This glossary will help you understand words and phrases frequently used on ClinicalTrials. Many of these words are also used by clinical researchers and others in the same or a similar manner. But the definitions below are provided to explain content on ClinicalTrials. For more information, see Participating in Studies on this site. A patient registry is a type of observational study. Note: The ClinicalTrials.

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The draft contains numerous revisions that address changes in the scale, complexity, and cost of clinical trials since the previous version was adopted. Since clinical researchers have access to new technology and risk management processes that may increase efficiency and focus on relevant clinical trial activities, E6 is being amended to encourage the implementation of improved and more efficient approaches to clinical trial design, conduct, oversight, recording, and reporting, while ensuring that human subject protection and data integrity are maintained.

In addition, the update includes changes to clarify standards on electronic records and essential documents. Ultimately, the new document is designed to help clinical researchers protect human subjects, maintain data quality and integrity, and properly document trial results.

This article will highlight the key changes that affect research practitioners. These revisions are expected to be reviewed and accepted within ICH and then incorporated into the E6 document by the end of Section 1 Glossary includes the addition of new definitions or enhancements to existing definitions.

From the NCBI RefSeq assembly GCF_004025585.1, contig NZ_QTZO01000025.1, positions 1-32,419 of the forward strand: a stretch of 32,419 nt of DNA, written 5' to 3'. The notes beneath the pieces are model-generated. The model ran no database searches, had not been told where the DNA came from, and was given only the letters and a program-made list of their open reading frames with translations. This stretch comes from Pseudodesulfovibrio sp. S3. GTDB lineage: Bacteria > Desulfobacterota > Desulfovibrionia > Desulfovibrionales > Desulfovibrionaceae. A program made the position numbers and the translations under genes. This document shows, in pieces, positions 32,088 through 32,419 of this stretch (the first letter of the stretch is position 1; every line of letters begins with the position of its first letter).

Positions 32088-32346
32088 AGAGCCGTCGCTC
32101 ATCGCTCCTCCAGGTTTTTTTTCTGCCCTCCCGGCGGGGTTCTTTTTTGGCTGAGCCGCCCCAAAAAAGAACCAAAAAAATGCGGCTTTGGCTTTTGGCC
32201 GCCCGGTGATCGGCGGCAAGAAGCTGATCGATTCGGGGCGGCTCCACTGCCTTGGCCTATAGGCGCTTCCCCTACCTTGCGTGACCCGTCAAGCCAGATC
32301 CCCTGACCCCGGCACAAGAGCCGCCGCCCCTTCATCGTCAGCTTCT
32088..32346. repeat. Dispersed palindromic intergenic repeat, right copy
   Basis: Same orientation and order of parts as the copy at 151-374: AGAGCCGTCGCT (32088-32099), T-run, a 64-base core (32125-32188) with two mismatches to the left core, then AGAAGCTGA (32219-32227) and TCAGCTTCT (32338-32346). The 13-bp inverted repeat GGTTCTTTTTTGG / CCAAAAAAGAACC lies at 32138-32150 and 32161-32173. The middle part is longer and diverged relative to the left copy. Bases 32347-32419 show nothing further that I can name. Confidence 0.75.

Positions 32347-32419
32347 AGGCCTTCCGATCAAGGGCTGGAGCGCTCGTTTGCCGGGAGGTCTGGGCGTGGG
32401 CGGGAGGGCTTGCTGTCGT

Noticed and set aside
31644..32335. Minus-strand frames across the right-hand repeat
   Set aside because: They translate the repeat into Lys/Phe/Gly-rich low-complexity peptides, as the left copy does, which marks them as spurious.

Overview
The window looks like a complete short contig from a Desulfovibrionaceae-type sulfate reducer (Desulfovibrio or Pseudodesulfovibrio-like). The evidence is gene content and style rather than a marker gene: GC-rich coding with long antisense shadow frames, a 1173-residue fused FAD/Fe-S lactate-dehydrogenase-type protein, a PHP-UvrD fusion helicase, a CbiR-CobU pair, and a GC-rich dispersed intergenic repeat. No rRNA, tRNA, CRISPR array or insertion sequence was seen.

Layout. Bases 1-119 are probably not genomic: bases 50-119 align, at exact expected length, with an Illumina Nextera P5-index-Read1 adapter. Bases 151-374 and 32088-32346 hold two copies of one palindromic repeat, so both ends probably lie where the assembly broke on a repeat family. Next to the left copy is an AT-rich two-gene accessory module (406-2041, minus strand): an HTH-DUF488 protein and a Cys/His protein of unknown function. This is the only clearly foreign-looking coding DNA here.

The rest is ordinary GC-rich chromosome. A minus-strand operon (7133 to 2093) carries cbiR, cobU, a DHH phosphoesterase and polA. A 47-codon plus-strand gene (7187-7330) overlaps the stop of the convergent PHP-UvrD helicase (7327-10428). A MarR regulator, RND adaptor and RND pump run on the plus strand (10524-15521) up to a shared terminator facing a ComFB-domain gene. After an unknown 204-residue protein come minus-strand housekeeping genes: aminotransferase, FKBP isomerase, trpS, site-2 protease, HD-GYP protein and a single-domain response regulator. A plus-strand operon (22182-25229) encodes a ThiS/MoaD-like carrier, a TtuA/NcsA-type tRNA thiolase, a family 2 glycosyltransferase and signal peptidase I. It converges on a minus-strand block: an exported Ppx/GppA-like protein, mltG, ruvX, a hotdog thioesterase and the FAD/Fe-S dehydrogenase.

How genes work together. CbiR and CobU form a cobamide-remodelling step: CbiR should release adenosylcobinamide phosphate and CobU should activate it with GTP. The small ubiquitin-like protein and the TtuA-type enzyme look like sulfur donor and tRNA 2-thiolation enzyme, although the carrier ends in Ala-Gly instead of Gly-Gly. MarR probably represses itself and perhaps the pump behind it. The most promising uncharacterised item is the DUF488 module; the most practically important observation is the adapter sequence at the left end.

One key enhancement is found in the definition in a certified copy of a case report form 1. The definition of monitoring 1. In addition, the monitoring report 1. The expanded definition will ensure that sponsors create a report to show the centralized monitoring that was performed. The definition of unexpected adverse drug reaction 1. Validation should ensure accuracy, reliability, and consistent intended performance, from design until decommissioning of the system or transition to a new system.

In section 2. Several additions are proposed to the Investigator section section 4. In Adequate Resources section 4. First, section 4. In section 4. Source data should be attributable, legible, contemporaneous, original, accurate, and complete. Changes to source data should be traceable, should not obscure the original entry, and should be explained if necessary e. Section 5, Sponsors, contains substantial changes and additions.

The draft includes a major new section 5. Although risk management processes are well known in the medical products industry, they have not been widely applied to the planning and implementation of clinical trials.

The update will require clinical trials sponsors to begin acquiring the necessary training and resources to establish these principles.

Two helpful general resources are ICH Q9, Quality Risk Management, which is a high-level overview of risk management principles, and ISO , Application of Risk Management to Medical Devices, a global safety standard applicable to all stages in the life cycle of a medical device, including its early development. While both these documents are tailored toward manufacturing risk management, they may present useful information applicable to clinical trial planning, as well.